The subtle failures of leaders
Tuesday, August 15, 2017
Leaders are often in charge of finding our own areas of growth. This becomes more challenging to do the longer we lead, but it is not because we have become so amazing — it is because it becomes more difficult for others give us feedback.
Here are some subtle ways leaders fail that our boards, colleagues and executive teams may neglect to mention — and how to get them to tell us.
Oh, that's just how he is
Having open lines of communication with the people in position to give us feedback is great, but often their high level of comfort gives them permission to shrug off some of our weaknesses. Not being a morning person is one thing, but if no one schedules meetings before 10 a.m. because the consensus is that we say no to every idea presented before lunch is another.
To find a way to ensure that professional weaknesses are not chalked up to personality traits and ignored, we must find a way to uncover those idiosyncrasies.
One way is to have an independent consultant come in and facilitate discussions with the executive team to gather the information and present it in a form that is constructive. This can be helpful and often gathers the best feedback and input for future growth, but it will cost money.
Another low- to no-cost approach could include asking for anonymous input or feedback from staff or the executive team. If the request is presented in a safe and open manner, it could yield helpful and surprising feedback. The key is to ensure confidentiality and make it a point not to try to figure out who said what.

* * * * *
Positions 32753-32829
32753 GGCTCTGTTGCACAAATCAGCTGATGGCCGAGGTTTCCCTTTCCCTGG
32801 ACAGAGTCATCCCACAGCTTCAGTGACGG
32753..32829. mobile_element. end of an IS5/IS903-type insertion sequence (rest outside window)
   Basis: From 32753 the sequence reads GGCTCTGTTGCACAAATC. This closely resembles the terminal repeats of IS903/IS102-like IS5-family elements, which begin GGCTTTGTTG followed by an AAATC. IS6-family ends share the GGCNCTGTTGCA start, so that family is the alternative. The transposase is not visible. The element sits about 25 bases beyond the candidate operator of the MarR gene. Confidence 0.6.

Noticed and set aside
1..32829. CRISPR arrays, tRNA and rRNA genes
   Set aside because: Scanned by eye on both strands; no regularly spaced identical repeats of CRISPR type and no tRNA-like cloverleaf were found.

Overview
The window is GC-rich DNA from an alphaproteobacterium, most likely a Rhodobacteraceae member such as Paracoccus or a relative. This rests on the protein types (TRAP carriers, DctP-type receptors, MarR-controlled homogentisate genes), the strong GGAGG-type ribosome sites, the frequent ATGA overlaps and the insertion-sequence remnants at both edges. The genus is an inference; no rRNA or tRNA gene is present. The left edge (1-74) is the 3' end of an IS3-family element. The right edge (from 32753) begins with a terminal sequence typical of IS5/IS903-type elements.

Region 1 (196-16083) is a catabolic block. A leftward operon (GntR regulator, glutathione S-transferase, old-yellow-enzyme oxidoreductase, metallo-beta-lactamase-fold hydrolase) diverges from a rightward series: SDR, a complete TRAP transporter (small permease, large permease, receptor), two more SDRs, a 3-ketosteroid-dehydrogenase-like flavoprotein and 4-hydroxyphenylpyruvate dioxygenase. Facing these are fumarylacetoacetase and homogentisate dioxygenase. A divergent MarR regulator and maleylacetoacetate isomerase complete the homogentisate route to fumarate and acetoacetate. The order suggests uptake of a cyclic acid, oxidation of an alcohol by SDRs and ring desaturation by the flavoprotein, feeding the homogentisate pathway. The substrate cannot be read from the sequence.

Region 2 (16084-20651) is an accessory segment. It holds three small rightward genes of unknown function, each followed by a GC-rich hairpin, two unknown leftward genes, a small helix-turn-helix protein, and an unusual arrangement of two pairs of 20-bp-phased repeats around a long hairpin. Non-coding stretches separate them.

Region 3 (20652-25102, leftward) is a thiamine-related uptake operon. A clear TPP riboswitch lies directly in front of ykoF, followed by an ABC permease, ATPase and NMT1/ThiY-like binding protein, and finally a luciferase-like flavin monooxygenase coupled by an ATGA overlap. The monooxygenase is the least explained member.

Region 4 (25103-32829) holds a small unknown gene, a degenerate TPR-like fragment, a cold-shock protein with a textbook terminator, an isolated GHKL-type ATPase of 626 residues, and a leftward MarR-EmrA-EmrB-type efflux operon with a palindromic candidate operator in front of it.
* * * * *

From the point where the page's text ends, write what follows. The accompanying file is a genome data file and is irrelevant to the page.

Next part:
Finally, we could find that honesty ambassador who usually annoys everyone with the way she unabashedly shares her opinions and ask her for her opinion. If the conversation is framed clearly, it is often possible to get great feedback directly, succinctly and quickly.
In addition to our personality traits, our communication with staff can unwittingly undermine our success. As leaders, we often forget we have access to the big picture in a way that most of our teams do not.
For example, we may look at daily operations and praise consistency, strict schedules and standardized processes — and in the next breath, praise the innovative, out-of-the-box thinking we see in our technology teams.
Without a clear view of the bigger picture, these two comments may seem contradictory to staff. This could lead to misinterpretation of priorities and favoritism and in general undermine the cohesiveness of the organization.
The best way to uncover this type of issue is with a concise employee survey. Questions that target communication, perception and an understanding of the organization and the roles of the different departments will illustrate underlying inconsistencies. Such surveys can be facilitated by outside providers or handled by an internal HR department.
The bottom line: Long-tenured leaders looking for ways to continue to develop professionally will benefit from looking a little harder and more creatively for ways they can improve.
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